Forget You Know Me by Jessica Strawser-DNF at 51%-A 2/5 Star Review

Two friends separated geographically and by one friend being a new parent.  They finally find time to connect via Skype.  The conversation is awkward then interrupted by a waking child.

One friend is left waiting, the other struggling with pain to get to the now-wailing child.

One friend sees an intruder break-in but has no way of alerting the other friend.

What happens next?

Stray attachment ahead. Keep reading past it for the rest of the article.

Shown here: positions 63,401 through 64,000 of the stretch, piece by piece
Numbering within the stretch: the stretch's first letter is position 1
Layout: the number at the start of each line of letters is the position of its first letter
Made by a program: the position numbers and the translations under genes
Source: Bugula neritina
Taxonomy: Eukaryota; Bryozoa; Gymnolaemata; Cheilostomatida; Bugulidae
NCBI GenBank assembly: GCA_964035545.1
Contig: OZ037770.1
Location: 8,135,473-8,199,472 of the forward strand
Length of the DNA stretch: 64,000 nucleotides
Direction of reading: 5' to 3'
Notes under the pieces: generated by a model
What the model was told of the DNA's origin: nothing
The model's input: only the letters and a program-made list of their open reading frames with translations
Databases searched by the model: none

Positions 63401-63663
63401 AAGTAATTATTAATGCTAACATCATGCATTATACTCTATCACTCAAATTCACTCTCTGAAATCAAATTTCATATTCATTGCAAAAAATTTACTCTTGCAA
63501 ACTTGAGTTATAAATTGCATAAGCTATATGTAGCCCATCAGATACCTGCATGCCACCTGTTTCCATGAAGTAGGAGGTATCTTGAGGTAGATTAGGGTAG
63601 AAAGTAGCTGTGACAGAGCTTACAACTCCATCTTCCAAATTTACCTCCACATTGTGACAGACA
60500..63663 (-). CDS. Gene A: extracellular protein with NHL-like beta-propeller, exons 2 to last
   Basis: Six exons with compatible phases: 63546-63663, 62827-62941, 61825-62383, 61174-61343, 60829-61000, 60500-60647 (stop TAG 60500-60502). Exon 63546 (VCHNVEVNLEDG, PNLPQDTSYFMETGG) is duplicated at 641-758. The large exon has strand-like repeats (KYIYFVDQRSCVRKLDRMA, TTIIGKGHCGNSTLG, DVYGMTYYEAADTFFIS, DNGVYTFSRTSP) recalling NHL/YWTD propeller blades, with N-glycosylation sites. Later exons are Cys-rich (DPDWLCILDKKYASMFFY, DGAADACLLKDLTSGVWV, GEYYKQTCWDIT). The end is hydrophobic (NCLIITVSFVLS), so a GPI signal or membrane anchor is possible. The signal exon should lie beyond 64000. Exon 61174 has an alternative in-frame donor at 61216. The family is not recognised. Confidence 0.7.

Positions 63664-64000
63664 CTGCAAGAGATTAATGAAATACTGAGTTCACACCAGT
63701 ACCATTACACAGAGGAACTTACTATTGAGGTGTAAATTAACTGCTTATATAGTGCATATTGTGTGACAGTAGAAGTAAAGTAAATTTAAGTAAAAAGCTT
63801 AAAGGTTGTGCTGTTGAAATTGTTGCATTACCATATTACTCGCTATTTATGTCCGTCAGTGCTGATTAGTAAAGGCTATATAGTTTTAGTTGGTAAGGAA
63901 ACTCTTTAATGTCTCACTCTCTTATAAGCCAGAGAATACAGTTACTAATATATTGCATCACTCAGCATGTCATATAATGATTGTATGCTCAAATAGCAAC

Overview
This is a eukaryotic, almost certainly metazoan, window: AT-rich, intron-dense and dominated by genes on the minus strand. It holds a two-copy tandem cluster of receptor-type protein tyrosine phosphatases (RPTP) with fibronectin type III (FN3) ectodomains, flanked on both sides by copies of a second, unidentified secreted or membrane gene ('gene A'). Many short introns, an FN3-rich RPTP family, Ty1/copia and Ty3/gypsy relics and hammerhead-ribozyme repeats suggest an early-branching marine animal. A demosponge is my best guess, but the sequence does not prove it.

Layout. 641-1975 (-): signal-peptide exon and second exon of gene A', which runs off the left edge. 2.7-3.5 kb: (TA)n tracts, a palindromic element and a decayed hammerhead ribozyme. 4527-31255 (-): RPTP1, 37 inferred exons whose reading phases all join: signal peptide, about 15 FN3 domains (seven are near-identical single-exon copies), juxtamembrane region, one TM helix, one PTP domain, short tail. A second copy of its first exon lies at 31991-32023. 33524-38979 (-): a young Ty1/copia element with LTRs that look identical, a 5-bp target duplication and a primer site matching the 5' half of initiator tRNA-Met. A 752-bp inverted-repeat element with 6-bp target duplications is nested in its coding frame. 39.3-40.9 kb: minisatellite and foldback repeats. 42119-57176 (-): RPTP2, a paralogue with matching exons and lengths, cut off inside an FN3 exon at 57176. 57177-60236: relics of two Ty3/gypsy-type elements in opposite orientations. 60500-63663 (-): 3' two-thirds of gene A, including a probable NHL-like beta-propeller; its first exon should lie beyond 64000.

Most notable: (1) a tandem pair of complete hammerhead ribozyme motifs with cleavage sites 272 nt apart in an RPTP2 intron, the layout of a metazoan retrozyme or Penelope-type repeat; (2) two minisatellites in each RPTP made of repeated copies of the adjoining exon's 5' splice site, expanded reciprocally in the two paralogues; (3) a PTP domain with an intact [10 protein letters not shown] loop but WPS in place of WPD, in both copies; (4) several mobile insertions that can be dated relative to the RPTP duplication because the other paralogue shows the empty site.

Gripping, right?  That’s not only the premise of the story but it is also the very first chapter in summation.  I have to say: the first two chapters were very riveting!  It felt like the plot was moving quickly and I kept being surprised.  Then the resulting chapters I was either confused at the characters’ reactions or bored with the inner monologues and kept skimming.  The inner ramblings of the narrating characters ended up being the downfall for the book for me.  It showed that the characters are as awful internally as their actions have shown.  Their secrets that they kept from one another appears to have been intended to contribute towards the idea that this book is a psychological thriller.  However, in my opinion, it was just a boring novel about entitled suburban strife.  However aversive the adult characters may have been, the children were redeeming in that they were adorable and pure. 2 stars: One for Nori and One for Rosie.